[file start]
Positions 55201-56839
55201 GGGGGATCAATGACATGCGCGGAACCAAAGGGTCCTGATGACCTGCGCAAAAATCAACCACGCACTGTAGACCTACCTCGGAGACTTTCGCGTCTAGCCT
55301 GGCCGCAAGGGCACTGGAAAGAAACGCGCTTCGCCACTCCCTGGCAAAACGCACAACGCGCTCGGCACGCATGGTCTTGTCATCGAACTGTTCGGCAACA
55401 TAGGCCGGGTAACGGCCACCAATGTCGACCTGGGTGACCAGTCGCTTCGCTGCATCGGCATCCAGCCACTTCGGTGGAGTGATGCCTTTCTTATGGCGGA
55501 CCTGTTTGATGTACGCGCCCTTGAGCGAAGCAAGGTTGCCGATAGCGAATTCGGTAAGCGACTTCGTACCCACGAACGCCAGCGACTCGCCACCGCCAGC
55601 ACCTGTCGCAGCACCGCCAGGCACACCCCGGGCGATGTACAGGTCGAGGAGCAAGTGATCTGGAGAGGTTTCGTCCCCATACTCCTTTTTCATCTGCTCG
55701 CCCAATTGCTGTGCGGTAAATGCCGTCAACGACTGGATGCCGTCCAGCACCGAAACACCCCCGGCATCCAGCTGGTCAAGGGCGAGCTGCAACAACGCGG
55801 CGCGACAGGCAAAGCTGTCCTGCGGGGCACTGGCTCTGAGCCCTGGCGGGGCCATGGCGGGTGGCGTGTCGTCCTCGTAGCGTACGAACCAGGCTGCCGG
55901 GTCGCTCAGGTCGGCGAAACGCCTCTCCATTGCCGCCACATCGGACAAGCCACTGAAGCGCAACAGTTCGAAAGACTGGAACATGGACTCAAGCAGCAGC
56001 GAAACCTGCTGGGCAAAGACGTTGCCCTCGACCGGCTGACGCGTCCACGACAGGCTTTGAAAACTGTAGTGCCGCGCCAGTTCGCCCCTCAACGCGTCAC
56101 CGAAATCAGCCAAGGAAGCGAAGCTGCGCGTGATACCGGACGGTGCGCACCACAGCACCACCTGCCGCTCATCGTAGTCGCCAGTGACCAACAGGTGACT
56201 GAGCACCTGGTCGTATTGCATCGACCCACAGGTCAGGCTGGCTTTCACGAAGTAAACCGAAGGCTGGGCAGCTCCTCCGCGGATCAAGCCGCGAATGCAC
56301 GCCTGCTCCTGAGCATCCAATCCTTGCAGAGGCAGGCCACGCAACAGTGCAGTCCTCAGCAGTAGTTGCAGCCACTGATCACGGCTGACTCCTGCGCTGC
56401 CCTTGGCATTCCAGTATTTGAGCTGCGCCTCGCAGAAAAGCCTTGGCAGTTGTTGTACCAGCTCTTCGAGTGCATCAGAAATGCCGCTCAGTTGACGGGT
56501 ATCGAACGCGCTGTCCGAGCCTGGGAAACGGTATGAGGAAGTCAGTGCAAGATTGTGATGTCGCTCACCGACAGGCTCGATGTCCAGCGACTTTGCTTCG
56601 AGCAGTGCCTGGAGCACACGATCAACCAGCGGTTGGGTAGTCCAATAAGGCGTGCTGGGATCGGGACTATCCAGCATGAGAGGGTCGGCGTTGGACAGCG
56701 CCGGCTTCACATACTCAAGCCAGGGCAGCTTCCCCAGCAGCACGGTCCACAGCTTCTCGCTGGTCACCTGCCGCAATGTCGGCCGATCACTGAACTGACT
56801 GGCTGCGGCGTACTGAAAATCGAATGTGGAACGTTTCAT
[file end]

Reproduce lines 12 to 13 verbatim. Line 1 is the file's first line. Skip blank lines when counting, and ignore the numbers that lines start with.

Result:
56201 GAGCACCTGGTCGTATTGCATCGACCCACAGGTCAGGCTGGCTTTCACGAAGTAAACCGAAGGCTGGGCAGCTCCTCCGCGGATCAAGCCGCGAATGCAC
56301 GCCTGCTCCTGAGCATCCAATCCTTGCAGAGGCAGGCCACGCAACAGTGCAGTCCTCAGCAGTAGTTGCAGCCACTGATCACGGCTGACTCCTGCGCTGC